By Joe Rutherford/NEMS Daily Journal
TUPELO – The Appalachian Regional Commission remains committed to its role as a collaborator and partner for economic development in the commission’s 24 Mississippi counties, the entity’s new federal co-chairman said Wednesday.
Earl Gohl, unanimously confirmed by the Senate in March, met with the Daily Journal editorial board as part of a tour of Mississippi’s ARC counties. On Monday, he presented a $350,000 grant for infrastructure partnership in Pontotoc at Southern Motion’s $7 million plant expansion.
“Our goal isn’t to do things for people but to work with community leaders to foster their creativity and imagination,” Gohl said.
ARC was founded in 1965 during the administration of President Lyndon B. Johnson to help bring the high-poverty Appalachian region into economic competitiveness with the rest of the nation. The agency has participated in about 1,500 Mississippi projects, ARC state director Mike Armour said.
Appalachia is a 205,000-square-mile region that follows the spine of the Appalachian Mountains. ARC embraces all or part of 13 states, from southern New York to Kemper County in east central Mississippi.
Gohl, on his first trip to Mississippi, said ARC’s goal remains encouraging economic growth that leads to all of the region’s 420 counties being at least as prosperous as the average among the 3,600 counties nationwide. He noted that 12 of Mississippi’s 24 ARC counties are classified as economically distressed or at risk.
Three counties – Pontotoc, Union and Lee – are classed as transitional, two notches below full economic attainment. Only six counties in the whole region are classed as achieving parity with the national averages in employment, per capita income and poverty rates.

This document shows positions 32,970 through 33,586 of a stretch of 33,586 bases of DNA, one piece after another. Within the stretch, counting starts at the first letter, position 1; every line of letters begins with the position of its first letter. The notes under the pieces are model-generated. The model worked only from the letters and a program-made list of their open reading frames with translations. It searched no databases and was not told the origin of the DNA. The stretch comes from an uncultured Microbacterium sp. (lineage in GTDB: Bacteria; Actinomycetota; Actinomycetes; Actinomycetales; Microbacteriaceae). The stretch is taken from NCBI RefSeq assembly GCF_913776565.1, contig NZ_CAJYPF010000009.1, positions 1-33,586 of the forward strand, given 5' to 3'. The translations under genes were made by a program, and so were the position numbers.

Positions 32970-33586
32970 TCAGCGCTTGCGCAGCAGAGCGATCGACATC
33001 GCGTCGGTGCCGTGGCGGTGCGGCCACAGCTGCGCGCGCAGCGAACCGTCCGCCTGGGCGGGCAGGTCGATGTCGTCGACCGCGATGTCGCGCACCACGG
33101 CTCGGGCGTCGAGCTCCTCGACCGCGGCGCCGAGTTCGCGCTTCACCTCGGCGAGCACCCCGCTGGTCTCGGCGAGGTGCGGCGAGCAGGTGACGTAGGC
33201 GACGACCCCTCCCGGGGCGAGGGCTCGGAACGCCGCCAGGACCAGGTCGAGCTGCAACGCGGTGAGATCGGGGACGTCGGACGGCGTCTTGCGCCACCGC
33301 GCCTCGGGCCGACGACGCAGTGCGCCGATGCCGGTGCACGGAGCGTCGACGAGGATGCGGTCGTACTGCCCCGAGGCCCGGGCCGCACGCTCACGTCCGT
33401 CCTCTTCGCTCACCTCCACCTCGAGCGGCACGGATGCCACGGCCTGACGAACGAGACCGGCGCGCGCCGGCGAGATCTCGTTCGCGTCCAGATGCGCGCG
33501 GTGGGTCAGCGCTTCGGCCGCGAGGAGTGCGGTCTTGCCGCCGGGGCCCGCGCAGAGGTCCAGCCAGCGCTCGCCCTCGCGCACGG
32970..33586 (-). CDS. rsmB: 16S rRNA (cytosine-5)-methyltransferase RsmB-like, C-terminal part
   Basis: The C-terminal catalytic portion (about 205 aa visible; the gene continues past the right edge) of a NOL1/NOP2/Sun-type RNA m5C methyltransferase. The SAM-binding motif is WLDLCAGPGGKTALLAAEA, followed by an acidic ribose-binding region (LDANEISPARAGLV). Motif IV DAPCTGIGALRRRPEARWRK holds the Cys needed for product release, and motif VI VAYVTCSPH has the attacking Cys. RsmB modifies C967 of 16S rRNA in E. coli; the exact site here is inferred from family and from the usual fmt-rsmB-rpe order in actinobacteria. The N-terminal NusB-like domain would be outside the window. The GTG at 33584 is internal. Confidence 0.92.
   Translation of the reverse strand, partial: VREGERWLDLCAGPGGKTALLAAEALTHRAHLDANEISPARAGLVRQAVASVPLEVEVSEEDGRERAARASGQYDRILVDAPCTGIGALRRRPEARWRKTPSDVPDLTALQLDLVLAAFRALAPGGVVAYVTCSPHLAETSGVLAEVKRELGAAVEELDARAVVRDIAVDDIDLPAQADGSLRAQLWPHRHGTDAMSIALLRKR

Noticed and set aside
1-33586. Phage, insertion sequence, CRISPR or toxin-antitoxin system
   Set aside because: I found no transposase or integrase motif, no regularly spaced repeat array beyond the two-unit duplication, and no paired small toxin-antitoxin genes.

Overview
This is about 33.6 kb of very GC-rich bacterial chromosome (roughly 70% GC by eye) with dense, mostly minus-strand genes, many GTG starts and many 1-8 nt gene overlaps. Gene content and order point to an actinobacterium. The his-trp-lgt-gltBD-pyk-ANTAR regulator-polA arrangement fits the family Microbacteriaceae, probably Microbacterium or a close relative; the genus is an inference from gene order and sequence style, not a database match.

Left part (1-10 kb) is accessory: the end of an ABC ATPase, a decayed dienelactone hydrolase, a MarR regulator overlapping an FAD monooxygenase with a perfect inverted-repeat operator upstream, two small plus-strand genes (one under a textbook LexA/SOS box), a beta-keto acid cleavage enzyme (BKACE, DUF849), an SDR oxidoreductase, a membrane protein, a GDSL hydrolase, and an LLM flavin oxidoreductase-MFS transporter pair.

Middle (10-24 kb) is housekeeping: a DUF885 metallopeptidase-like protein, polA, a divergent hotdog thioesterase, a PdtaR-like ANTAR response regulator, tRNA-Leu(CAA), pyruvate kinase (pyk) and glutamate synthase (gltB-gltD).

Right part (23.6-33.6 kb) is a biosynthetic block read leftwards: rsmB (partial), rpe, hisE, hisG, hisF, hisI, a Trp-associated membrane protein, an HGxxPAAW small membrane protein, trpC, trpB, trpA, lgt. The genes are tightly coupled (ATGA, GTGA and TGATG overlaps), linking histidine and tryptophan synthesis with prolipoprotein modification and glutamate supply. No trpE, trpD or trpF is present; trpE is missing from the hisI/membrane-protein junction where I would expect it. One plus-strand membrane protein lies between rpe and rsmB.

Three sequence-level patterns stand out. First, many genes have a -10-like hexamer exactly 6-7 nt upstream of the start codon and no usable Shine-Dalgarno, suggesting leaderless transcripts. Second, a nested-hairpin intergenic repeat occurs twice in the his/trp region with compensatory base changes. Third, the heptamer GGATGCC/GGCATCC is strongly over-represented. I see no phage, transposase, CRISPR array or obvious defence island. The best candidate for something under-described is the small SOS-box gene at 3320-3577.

On the other hand, Gohl noted, “When ARC was started 45 years ago, a third of the region’s people lived in poverty, and that has dropped to 13 or 14 percent.”
Gohl also noted Mississippi and Kentucky remain the most prosperity-challenged of the 13 states.
He said the Obama administration is fully committed to ARC’s long-term goals and seeks $76 million in the 2011 budget for ARC program operations.
The commission’s programs are designed to advance the four goals of the ARC strategic plan:
n Increasing job opportunities and per capita income in the Appalachian Region to reach parity with the nation;
n Strengthening all of Appalachia’s 25 million citizens to compete individually in the economy;
n Improving the region’s infrastructure for economic competitiveness; and,
n Completing the Appalachian Development Highway System, which includes parts of U.S. Highway 78 and Mississippi Highway 6.
Gohl also praised long-term continuity in ARC’s non-political staff, which includes Chief of Staff Guy Land, a Eupora native who leads the Washington office.
Contact Joe Rutherford at (662) 678-1597 or firstname.lastname@example.org.